A Travellerspoint blog

Entries about rivers

Chilling out in Laos

sunny 35 °C
View Around The World on manolo84's travel map.

I know I haven't given news for a while and my trip now approaches to an end so prepare yourself for a bunch of articles in the next days! :)

After the hectic months I had just spent in New Zealand, Korea and Hong Kong, I really felt like I needed to take a break and to slow down the pace of my journey. Indeed people back home keep telling me that "you are on holiday, how can you be exhausted?" but the truth is that when you pack and unpack your bag every few days to go to another destination, visit another museum or another "amazing" waterfall, you start feeling a bit less impressed and more and more tired. When at the beginning I was finding myself craving for new adventures, I now enjoy a lot spending days relaxing and not doing much.

So in that perspective, Laos was quite a breather for me. After an overnight stay in Bangkok airport because of the cheap flight I had booked from Hong Kong, I arrived in a really hot day in Vientiane, the capital of Laos. The temperature change after a freezing Korea and a sometimes chilly Hong Kong, was quite a shock. But in a way I adapted myself quickly to that environment by incorporating the local motto "hum... it's really too hot to do anything today, let's chill out..." ! :)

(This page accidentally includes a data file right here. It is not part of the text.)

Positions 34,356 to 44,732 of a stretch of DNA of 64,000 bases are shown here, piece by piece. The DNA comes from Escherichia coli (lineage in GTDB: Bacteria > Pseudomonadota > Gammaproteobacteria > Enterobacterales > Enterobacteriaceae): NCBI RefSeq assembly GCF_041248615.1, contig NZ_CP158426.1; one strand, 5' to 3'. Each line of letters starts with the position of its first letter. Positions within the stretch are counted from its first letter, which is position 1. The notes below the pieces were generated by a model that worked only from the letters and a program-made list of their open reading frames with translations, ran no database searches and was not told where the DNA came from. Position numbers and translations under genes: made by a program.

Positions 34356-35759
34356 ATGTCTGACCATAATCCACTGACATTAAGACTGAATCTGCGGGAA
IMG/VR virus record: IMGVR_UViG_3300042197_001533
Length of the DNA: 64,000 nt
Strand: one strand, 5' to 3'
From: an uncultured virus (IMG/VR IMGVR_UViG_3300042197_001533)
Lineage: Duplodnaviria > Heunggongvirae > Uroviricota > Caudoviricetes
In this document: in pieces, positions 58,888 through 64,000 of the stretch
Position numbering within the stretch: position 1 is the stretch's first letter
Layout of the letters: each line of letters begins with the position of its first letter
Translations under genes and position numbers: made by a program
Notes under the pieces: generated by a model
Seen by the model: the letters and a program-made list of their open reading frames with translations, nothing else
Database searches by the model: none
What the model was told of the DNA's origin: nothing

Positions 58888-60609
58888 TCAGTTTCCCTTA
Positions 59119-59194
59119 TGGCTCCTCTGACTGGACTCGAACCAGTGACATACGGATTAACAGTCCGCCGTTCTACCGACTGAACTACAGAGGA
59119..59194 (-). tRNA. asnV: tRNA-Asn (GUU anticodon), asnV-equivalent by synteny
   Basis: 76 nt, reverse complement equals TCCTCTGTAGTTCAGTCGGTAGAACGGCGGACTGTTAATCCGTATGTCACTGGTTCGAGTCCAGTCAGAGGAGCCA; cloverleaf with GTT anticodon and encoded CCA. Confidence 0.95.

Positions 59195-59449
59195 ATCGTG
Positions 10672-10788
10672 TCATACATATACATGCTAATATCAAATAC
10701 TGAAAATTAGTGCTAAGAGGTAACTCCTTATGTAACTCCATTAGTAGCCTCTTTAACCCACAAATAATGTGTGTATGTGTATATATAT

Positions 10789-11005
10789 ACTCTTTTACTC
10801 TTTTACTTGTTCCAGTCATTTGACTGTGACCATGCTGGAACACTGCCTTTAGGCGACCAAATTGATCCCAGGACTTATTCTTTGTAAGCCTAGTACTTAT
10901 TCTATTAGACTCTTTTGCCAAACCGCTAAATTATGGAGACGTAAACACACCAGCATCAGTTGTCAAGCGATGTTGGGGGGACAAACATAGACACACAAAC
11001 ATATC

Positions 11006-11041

And here are how my days in Laos were mostly spent...

  • Vientiane

The capital of Laos is actually quite small compared to the ones of the countries around. But it has still a definite atmosphere of South East Asia, with tuktuks, markets and street food stalls all around. I was also surprised to see a lot of signs (like for the official buildings) written both in Lao and French, but as Laos was a former French colony (used to be part of the Indochina with Vietnam and Cambodia) it all made sense. However nowadays French is only being spoken by older people, the younger generation learning English, which is more useful for tourism purposes.